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In Three Years, Nearly 45% of All the Servers Will Ship To Cloud Providers

samzenpus posted about a year ago | from the silver-lining dept.

Cloud 152

dcblogs writes "IDC expects that anywhere from 25% to 30% of all the servers shipped next year will be delivered to cloud services providers. In three years, 2017, nearly 45% of all the servers leaving manufacturers will be bought by cloud providers. The shift is slowing the purchase of server sales to enterprise IT. The increased use of SaaS is a major reason for the market shift, but so is virtualization to increase server capacity. Data center consolidations are eliminating servers as well, along with the purchase of denser servers capable of handling larger loads. The increased use of cloud-based providers is roiling the server market, and is expected to help send server revenue down 3.5% this year, according to IDC."

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When it rains... (0)

Anonymous Coward | about a year ago | (#45632711)

It pours!

Three years (0)

Anonymous Coward | about a year ago | (#45632739)

Holy crap, are we coming up on 2014 already?

God damn do I suddenly feel old.

Re:Three years (1)

WWJohnBrowningDo (2792397) | about a year ago | (#45633167)

You people complain when the stories are old, and you people complain when stories arrive from the future.

There's just no way to satify you people, is there?

Re:Three years OR months, ball's in your court (2)

TheRealHocusLocus (2319802) | about a year ago | (#45633799)

There's just no way to satify you people, is there?

I thought they meant In Three Years, Nearly 45% of All Servers Will be Obtained from Bankrupt Cloud Providers.

So if you hold on to your existing autonomous infrastructure today... in three years you will be able to upgrade your server very cheaply!

If we can convince everyone to hold on to their existing autonomous infrastructure starting right now... we won't even have to wait three years! Those sad little cloud service pound puppies will start hitting the market in months.

In light of this I have decided to hold on to my own autonomous infrastructure for one more day. Now it's your turn.

What could possibly go wrong? (5, Funny)

Anne Thwacks (531696) | about a year ago | (#45632745)

In a three years, nearly everyone will send their own data to the NSA without even having to be asked!

Re:What could possibly go wrong? (2, Funny)

Anonymous Coward | about a year ago | (#45632775)

So what. Do you have something to hide?

Re:What could possibly go wrong? (0)

Anonymous Coward | about a year ago | (#45632881)

Says Anonymous Coward. I DO have things to hide. In fact, I'd like to hide almost everything about myself. Do you have a problem with that?

Re:What could possibly go wrong? (1)

QuantumLeaper (607189) | about a year ago | (#45632981)

If you have nothing to hide, why post Anonymous Coward, that just show YOU have something to hide...

Re:What could possibly go wrong? (1)

ewibble (1655195) | about a year ago | (#45633433)

Just because someone posts as "Anonymous Coward" don't mean they have something to hide. They may simply not want to open a slashdot account.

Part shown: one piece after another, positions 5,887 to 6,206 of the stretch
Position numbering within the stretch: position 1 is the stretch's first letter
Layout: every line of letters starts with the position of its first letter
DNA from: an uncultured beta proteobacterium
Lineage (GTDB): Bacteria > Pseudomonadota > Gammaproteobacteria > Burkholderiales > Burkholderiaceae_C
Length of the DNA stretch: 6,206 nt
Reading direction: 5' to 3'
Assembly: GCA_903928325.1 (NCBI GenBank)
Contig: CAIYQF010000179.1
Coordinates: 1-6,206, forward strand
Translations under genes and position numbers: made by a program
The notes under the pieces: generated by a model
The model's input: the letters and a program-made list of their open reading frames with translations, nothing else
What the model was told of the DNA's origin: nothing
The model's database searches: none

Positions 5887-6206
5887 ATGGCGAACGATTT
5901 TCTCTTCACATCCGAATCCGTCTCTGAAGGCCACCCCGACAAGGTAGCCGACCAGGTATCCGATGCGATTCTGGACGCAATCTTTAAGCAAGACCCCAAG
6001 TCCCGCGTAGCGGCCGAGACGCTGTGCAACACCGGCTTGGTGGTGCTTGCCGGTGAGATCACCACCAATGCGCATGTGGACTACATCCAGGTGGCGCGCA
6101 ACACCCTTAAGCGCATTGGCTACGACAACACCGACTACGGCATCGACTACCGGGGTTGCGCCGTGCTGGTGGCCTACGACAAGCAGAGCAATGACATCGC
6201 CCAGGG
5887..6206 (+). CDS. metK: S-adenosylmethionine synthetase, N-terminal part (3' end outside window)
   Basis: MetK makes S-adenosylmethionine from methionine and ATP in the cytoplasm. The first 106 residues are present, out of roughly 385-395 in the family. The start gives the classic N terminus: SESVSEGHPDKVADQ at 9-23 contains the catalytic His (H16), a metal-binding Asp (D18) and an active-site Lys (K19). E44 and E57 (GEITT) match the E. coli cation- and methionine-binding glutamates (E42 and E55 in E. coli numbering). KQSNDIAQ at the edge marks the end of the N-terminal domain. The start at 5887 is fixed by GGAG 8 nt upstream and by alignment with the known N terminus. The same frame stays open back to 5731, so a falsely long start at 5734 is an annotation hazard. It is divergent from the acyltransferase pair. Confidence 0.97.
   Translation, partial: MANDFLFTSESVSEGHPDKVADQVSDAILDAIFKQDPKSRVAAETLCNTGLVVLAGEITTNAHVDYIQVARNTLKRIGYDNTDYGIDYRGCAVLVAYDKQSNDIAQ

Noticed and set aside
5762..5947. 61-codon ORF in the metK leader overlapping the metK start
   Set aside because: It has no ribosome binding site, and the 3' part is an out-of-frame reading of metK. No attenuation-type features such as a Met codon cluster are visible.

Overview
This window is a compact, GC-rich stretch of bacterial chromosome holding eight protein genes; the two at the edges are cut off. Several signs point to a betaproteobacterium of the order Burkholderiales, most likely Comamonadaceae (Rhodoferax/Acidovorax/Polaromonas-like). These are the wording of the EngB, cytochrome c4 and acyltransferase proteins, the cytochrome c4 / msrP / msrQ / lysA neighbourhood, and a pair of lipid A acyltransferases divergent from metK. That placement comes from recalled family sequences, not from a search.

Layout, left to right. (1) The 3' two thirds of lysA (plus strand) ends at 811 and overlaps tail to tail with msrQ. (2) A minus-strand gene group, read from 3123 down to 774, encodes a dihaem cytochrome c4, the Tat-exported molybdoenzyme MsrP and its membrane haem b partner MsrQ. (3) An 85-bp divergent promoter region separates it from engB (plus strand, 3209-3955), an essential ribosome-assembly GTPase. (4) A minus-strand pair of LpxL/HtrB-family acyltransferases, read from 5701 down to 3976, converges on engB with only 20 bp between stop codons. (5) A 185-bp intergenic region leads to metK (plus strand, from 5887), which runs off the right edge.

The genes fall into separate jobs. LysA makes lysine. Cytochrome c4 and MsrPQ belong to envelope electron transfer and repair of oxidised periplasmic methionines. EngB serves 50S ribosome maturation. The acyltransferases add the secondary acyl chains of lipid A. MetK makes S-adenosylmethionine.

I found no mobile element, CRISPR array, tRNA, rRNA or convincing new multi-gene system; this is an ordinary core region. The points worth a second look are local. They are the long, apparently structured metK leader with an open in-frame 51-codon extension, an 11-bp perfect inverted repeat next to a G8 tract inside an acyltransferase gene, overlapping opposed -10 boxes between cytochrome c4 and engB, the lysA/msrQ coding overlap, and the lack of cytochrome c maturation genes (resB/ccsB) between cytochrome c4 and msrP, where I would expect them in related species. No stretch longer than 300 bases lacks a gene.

Anyway I assume AC was simply making a joke.

Re:What could possibly go wrong? (0, Interesting)

Anonymous Coward | about a year ago | (#45633309)

The current administration is criminalizing things that were once the norm: patriotism, belief in limited government, self-reliance. If you ever vocalized those things in the last six years, you may be on a watch list for the IRS. Anything you do today might be the bogeyman of tomorrow's administration, which is why there should be severe limits on what the government can do in response to speech (nothing, govt should be able to do nothing).

Re:What could possibly go wrong? (0)

Anonymous Coward | about a year ago | (#45633553)

You really need to learn about the separation of powers between the branches of the U.S. government. The President doesn't really have the power to criminalize anything. Congress makes the laws. At best, the executive branch can choose not to really enforce a law, effectively nullifying it for his term. But he does not have the power to create law. Which he would need in order to criminalize anything. It's no wonder the system's not working when so many voters don't even understand it. Do you think we elect a king or a dictator every 4 years?

And if you think Congress has abdicated its powers to the Presidency, you should take that up with your Congressman.

Re:What could possibly go wrong? (2)

jedidiah (1196) | about a year ago | (#45633807)

The SCOTUS is busy dismantling all of that. Fat lot of good a quaint notion of civics will do you when the supremes decide that well established limits on the power of government are now outdated.

Re:What could possibly go wrong? (1)

jd2112 (1535857) | about a year ago | (#45634039)

Fat lot of good a quaint notion of civics will do you when the supremes decide that well established limits on the power of government are now outdated.

I never did like Diana Ross, Now I know why.

Re:What could possibly go wrong? (2)

ToasterTester (95180) | about a year ago | (#45633589)

Seem like idea of build Private Cloud should start increasing.

What was always taught about security if they have physical access they have you. So with commerical clouds you're giving physical acess to ???????